First author: Cabrera-Trujillo, JJ, Influence of the Lewis Acid/Base Pairs on the Reactivity of Geminal E-CH2-E ‘ Frustrated Lewis Pairs, CHEMISTRY-A EUROPEAN JOURNAL, 24, 17823, (2018)
Abstract: The influence of the nature of the acid/base pairs on the reactivity of geminal frustrated Lewis pairs (FLPs) (Me2E-CH2-E ‘ Ph-2) has been computationally explored within the density functional theory framework. To this end, the dihydrogen-activation reaction, one of the most representative processes in the chemistry of FLPs, has been selected. It is found that the activation barrier of this transformation as well as the geometry of the corresponding transition states strongly depend on the nature of the E/E ‘ atoms (E=Group 15 element, E ‘=Group 13 element) in the sense that lower barriers are associated with earlier transition states. Our calculations identify the geminal N/Al FLP as the most active system for the activation of dihydrogen. Moreover, the barrier height can be further reduced by replacing the phenyl group attached to the acidic atom by C6F5 or 3,5-(CF3)(2)C6H3 (Fxyl) groups. The physical factors controlling the computed reactivity trends are quantitatively described in detail by means of the activation strain model of reactivity combined with the energy decomposition analysis method.

First author: Ghorai, S, B-B Coupling and B-B Catenation: Computational Study of the Structure and Reactions of Metal-Bis(borylene) Complexes, CHEMISTRY-A EUROPEAN JOURNAL, 24, 17844, (2018)
Abstract: A detailed molecular orbital analysis of the metal-bis(borylene) complex [Fe(CO)(3){B(Dur)B(N(SiMe3)(2))}] (Dur=2,3,5,6-tetramethylphenyl) (1 a) serves as a focal point of recent developments in this area of chemistry, such as B-B coupling and B-B catenation reactions. There is strong a pi delocalization between the Fe(CO)(3) and (B-Dur)(B-N(SiMe3)(2)) units; the short B-B distance in 1 a is due to this pi delocalization. The pi-donor ligand N(SiMe3)(2) on the boron provides a decisive stability to the complex 1 a. The LUMO of 1 a has B-B sigma-bonding character. Hence B-B coupling is facilitated by filling the LUMO. Strong sigma-donating ligands, such as PMe3 or PCy3, induce B-B coupling. Expulsion of one CO from 1 a followed by dimerization leads to [Fe(CO)(2){B(Dur)B(N(SiMe3)(2))}](2) (3 a) with a short Fe-Fe distance of 2.355 angstrom. A detailed mechanism for the reaction of 3 a with CO to give the B-B catenation product 2 f is presented. The bonding of all intermediates is compared to their isolobal main-group analogues.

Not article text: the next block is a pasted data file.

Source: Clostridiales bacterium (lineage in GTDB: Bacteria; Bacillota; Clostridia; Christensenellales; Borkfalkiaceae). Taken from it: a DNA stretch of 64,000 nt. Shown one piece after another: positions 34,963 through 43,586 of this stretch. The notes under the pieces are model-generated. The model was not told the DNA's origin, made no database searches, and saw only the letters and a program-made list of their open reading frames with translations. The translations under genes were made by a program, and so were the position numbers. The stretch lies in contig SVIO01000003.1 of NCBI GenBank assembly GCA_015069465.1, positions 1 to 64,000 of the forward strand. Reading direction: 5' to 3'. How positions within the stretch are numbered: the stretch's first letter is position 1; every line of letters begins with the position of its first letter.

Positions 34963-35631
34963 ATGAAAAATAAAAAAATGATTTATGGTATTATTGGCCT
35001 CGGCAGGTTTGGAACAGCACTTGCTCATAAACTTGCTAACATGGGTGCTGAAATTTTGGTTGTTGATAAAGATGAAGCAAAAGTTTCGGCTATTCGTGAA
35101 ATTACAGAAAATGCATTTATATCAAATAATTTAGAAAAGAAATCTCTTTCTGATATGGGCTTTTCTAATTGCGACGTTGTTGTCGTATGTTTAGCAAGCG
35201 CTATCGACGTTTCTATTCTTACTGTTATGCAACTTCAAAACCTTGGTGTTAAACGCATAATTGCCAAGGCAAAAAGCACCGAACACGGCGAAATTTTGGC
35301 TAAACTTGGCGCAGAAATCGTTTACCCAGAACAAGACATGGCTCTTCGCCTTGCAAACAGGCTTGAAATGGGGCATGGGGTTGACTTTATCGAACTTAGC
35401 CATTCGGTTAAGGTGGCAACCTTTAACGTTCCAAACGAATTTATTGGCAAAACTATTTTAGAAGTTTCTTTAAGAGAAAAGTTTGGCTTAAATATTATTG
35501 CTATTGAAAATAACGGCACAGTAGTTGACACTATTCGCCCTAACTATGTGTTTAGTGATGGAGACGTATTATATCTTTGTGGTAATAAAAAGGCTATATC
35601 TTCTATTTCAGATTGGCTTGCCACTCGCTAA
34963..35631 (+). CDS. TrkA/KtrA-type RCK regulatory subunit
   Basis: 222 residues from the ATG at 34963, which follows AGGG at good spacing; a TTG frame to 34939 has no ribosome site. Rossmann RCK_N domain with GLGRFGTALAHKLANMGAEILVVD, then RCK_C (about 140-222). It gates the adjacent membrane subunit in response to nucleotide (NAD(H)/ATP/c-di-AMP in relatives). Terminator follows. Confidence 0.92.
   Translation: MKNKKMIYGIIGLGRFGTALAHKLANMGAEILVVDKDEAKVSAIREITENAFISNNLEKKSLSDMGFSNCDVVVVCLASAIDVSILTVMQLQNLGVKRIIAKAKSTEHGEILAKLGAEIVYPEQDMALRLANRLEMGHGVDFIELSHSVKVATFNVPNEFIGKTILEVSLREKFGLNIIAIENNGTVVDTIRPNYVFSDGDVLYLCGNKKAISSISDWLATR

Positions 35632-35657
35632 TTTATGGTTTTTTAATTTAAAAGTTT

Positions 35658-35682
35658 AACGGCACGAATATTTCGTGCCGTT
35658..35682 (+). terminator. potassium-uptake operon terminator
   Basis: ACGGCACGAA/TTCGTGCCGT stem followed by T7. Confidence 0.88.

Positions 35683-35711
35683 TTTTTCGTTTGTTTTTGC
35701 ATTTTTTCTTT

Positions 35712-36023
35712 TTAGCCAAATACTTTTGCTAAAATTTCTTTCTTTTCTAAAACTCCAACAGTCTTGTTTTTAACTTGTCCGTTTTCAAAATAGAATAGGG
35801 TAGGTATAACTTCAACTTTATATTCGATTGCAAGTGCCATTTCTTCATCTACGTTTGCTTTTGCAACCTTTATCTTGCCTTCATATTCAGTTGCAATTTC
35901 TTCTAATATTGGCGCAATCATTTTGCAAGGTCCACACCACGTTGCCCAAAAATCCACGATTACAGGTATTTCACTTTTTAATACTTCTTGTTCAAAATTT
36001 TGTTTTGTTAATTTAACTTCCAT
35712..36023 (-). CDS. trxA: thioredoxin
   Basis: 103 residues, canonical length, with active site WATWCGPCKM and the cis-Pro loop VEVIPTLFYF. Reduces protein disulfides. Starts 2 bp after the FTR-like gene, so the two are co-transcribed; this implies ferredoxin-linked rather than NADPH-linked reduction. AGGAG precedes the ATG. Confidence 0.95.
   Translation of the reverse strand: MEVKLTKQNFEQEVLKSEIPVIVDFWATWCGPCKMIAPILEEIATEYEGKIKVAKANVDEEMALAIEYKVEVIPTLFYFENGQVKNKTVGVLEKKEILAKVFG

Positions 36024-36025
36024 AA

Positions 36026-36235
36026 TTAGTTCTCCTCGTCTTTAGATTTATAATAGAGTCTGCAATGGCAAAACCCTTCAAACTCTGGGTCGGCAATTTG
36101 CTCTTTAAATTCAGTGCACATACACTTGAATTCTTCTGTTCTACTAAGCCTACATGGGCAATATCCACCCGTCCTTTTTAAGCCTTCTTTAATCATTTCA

First author: Wu, W, Molecular Thorium Compounds with Dichalcogenide Ligands: Synthesis, Structure, Se-77 NMR Study, and Thermolysis, INORGANIC CHEMISTRY, 57, 14821, (2018)